Chronic Fatigue Syndrome is a difficult disorder to treat and diagnose, particularly because there is no medically known cause for the disorder. No diagnostic test has been created to pinpoint Chronic Fatigue Syndrome; a diagnosis is usually made only after all other similar and better-understood medical conditions have been ruled out as possibilities. The Centers for Disease Control estimate that less than 20% of Chronic Fatigue sufferers in the Unites States have been diagnosed.
Drug therapy is often a main component in the treatment of Chronic Fatigue Syndrome. Because there are no drugs currently approved by the Food and Drug Administration for Chronic Fatigue Syndrome, sufferers are usually subjected to a series of medications designed to help with symptoms. These may include antidepressants; blood pressure medications; anti-inflammatory agents; and antimicrobial drugs (among many others).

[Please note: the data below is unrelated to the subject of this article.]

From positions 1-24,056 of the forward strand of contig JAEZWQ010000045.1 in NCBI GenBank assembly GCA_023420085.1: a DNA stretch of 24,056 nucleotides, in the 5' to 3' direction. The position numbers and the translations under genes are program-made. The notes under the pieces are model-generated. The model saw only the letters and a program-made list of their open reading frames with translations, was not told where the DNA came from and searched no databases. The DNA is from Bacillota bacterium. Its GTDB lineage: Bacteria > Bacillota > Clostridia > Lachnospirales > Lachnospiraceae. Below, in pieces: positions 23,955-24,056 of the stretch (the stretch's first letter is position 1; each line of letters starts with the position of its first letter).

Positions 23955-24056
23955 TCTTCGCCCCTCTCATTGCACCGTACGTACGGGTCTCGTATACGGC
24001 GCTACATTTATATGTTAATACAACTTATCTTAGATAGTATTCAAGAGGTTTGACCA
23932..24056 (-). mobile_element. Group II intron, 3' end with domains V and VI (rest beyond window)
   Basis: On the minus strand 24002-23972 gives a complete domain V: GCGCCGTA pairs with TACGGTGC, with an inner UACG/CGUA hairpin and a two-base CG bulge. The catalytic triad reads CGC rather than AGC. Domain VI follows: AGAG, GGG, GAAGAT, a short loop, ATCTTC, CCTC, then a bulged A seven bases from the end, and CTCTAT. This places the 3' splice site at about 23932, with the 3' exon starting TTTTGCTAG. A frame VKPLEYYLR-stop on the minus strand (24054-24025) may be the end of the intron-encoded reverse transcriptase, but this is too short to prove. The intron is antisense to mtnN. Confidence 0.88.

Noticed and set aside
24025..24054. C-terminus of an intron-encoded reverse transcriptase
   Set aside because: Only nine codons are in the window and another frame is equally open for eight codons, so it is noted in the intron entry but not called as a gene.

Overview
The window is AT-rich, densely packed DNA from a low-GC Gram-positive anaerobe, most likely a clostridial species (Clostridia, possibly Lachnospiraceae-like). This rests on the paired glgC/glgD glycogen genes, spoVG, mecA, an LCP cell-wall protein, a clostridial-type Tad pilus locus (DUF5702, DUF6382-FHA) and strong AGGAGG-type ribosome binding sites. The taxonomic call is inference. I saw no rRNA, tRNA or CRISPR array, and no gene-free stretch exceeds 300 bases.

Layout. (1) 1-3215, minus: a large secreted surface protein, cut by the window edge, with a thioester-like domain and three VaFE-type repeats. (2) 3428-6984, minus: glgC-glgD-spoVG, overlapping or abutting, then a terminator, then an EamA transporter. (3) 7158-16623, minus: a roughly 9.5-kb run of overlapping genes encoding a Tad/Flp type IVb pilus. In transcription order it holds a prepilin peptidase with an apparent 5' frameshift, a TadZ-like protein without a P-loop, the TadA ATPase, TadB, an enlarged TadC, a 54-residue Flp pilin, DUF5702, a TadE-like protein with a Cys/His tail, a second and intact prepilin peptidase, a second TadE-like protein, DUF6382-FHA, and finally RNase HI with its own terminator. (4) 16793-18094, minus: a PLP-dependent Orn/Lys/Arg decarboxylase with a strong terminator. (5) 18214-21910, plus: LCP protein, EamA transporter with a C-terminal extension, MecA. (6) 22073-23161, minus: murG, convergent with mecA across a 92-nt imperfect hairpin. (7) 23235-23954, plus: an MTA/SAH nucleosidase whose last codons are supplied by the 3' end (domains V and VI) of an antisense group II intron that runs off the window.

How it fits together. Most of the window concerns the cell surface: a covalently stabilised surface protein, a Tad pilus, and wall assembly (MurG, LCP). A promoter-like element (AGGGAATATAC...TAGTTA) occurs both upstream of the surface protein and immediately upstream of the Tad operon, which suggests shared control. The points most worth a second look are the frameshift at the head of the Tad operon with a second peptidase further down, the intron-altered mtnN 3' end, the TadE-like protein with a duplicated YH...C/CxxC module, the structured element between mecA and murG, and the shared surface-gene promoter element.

None of these drugs address the cause of Chronic Fatigue Syndrome, and medications are usually chosen by trial and error. This often means that Chronic Fatigue patients must undergo a lengthy and often harmful trial period that involves subjecting the body to a number of unhealthy side effects.Corticosteroid Coccyx Injections: Interventional Pain Management in Red Bank, NJ